Criteria: Chemistry majors who have successfully completed second semester of freshman chemistry for majors and its labs, both semesters of organic chemistry and its labs, the first semester of analytical chemistry lecture. Minimum 3.5 chemistry GPA and outstanding overall IU. Currently enrolled in at least 3 credit hours of chemistry courses. Award will be given to senior, half in fall, half in spring. Expected to fulfill chemistry degree requirements at GPA. Failure to do so will result in loss of second semester half of award.

Renewal Criteria: See Dean of Natural Sciences

Applicant Contact: School of Natural Sciences

Dr. Leon Rand Scholarship

Estimated Amount: Varies

Criteria: Full-time students at IU Southeast who are beyond their second year and who are chemistry majors. Recipient should have a 3.0 minimum GPA and aspire to a career in chemistry as expressed in a letter to the Dean of Natural Sciences.

Renewal Criteria: Must reapply

Applicant Contact: School of Natural Sciences

James Y. McCullough Scholarship

Estimated Amount: Varies

Criteria: Graduate fellowship to outstanding graduates in biology or chemistry from IU Southeast who choose to pursue graduate study in biochemistry or molecular genetics at Indiana University.

Requirement(s): IU Scholarship Application

Renewal Criteria: Must reapply

Applicant Contact: School of Natural Sciences

Roy Goode Memorial Scholarship

Estimated Amount: Varies

Criteria: Awarded to junior, majoring in chemistry.

Renewal Criteria: Must reapply

Applicant Contact: School of Natural Sciences

J. J. Barr Scholarship

Estimated Amount: $5,000

Criteria: Recipients must study or major in biology, business chemistry, environmental field, public water supply or other related programs; must be college senior/others for master's degree study, graduate students/others for doctoral degree study, doctoral student.

Renewal Criteria: Must reapply

Applicant Contact: Princeton Review­

Malcolm Kochert Scholarship

Estimated Amount: The Malcolm Kochert scholarship is a $4,000 scholarship which could continue in its original amount for four years or until the completion of the degree - which ever comes first* - provided that the following status is maintained:

    • A good citizenship record
    • A GPA of 3.5 or higher, both overall and program GPA
    • Full-time status (12 credit hours or more per semester)
    • Following curriculum for declared major under advisement of a faculty advisor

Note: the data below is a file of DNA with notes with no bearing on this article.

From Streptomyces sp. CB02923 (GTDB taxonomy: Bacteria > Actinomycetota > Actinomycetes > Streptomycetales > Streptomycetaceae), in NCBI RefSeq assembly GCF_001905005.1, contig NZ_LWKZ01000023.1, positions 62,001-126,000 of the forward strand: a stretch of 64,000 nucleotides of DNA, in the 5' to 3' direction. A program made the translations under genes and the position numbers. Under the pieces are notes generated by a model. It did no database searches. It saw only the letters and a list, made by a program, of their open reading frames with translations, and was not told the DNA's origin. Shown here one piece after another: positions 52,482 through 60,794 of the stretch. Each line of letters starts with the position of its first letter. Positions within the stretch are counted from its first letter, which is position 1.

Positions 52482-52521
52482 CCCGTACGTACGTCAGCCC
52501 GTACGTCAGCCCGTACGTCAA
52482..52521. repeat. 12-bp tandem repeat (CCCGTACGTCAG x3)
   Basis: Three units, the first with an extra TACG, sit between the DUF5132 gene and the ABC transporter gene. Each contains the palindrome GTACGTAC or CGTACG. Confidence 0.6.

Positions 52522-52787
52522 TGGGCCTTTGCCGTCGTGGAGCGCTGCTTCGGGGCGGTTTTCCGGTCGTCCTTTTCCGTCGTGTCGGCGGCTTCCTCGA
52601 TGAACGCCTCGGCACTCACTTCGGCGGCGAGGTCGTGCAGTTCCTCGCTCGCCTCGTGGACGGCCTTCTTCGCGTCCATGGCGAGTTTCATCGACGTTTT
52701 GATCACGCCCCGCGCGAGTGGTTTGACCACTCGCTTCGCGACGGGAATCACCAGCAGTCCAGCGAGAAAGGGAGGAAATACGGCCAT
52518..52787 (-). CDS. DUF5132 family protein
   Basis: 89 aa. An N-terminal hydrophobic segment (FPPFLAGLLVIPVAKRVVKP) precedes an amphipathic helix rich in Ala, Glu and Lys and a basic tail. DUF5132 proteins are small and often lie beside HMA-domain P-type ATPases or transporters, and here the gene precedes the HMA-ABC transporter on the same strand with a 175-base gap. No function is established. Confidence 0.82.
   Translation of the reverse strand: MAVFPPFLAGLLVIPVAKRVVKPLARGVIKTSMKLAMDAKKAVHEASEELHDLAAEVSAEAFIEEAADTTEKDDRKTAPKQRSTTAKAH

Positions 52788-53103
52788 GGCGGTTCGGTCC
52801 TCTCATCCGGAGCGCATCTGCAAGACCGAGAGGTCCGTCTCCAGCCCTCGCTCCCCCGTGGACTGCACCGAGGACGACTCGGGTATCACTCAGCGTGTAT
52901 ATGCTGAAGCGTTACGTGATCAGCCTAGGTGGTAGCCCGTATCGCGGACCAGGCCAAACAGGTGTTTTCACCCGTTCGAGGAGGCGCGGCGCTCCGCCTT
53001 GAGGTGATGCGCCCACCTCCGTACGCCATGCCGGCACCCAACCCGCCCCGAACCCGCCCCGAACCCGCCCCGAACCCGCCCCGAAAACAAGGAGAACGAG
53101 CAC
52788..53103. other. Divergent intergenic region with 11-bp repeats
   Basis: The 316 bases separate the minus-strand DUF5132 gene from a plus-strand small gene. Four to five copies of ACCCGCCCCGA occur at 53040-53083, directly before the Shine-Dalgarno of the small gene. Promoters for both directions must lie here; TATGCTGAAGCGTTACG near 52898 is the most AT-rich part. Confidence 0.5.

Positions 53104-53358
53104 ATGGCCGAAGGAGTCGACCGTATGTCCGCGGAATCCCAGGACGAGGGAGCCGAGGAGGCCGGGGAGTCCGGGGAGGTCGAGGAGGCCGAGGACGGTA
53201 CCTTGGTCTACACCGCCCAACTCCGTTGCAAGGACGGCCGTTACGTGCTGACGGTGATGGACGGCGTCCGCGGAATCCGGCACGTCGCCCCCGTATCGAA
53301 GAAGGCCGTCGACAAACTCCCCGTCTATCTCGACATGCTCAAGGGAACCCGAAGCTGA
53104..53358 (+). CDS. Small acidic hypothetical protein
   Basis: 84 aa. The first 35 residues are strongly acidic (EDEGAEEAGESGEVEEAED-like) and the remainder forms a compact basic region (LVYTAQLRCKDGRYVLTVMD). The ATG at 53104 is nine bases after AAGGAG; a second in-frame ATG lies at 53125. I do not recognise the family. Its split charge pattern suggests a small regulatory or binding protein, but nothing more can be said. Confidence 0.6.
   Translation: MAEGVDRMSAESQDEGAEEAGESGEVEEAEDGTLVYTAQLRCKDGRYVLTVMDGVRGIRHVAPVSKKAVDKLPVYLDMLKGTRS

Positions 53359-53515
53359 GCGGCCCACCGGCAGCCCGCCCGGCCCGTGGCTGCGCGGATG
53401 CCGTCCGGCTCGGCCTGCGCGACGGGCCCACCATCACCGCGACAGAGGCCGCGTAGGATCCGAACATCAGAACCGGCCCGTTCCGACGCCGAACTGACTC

*For transfer students, depending on the number of credit hours transferred, the duration of the scholarship will vary

Criteria: The Malcolm Kochert Scholarship in Physical Sciences is a prestigious, competitive scholarship awarded to freshman and transfer students of the highest caliber, who plan to pursure degrees in chemistry or geosciences.

Application Requirements:

    • A minimum 3.5 GPA in high school or transferred college courses.
    • Ranking in the upper 10% of your high school class.
    • Any special activites indicating interest in the physical sciences.
    • A vita and a one-page essay stating the reason for interest in chemistry or geosciences.
    • Two letters of recommendation, at least one of them from a science teacher.

A scholarship committee consisting of one faculty member from each degree area and the school dean will select the recipients that meet the criteria above. However, the committee will have the discretion to select any candidate who is deemed worthy of the scholarship, even if his or her qualifications don't match all the criteria.

Renewal Criteria:

    • A good citizenship record
    • A GPA of 3.5 or higher, both overall and program GPA
    • Full-time status (12 credit hours or more per semester)
    • Following curriculum for declared major under advisement of a faculty advisor

Applicant Contact: School of Natural Sciences

Chemistry Lab

An adequate education of potential young scientists requires that they become familiar with modern instrumentation early in their career to prepare them for entry level industrial positions or for graduate study in any area of chemistry. A partial list of equipments within the chemistry building include:

  • Varian Gemini 2000 300 Mhz NMR
  • Perkin-Elmer GC Model 5890 (FID)
  • Varian Saturn 2000R GC/MS
  • Waters 610 HPLC
  • Hoefer/PS500-XT Electrophoresis
  • Varian 3300 Gas chromatograph
  • Perkin-Elmer Spectrum One FTIR
  • Thermo Satellite FTIR
  • Dionex DX-600 Ion Chromatograph
  • Beckman DU-800 UV-Vis Spectrophotometer
  • Jupiter 833 Vapor Pressure Osmometer
  • Jasco 810; CRT-81 IR
  • Precision 300R Centrifuge
  • Labconco Freezone 4.5 Lyophilizer
  • Isco CombiFlash Flash Chromatograph
  • Unicam 969 AA Spectrometer
  • Applied Separation Supercritical Fluid Extractor

Study Aids & Links

Career Links

Need Help With A Chemistry Course?

All of us need help at some point to reach our dreams. The chemistry department's faculty are always ready to help you with any questions you may have. However, if you feel you need more detailed help, put yourself in a position to get the grade you really want by securing a tutor for those challenging chemistry classes. You can contact the Student Development Center located in Knobview Hall for more information about tutoring. In addition, the School of Natural Sciences Tutoring Center, located in the Life Sciences 115, is available to students who need assistance with natural science courses.

Links To Outside Tutoring Resources

Below you will find links to other sources of chemical education (other than IU Southeast) that you can use to gain a little more insight into topics that you may be discussing in your chemistry course right now!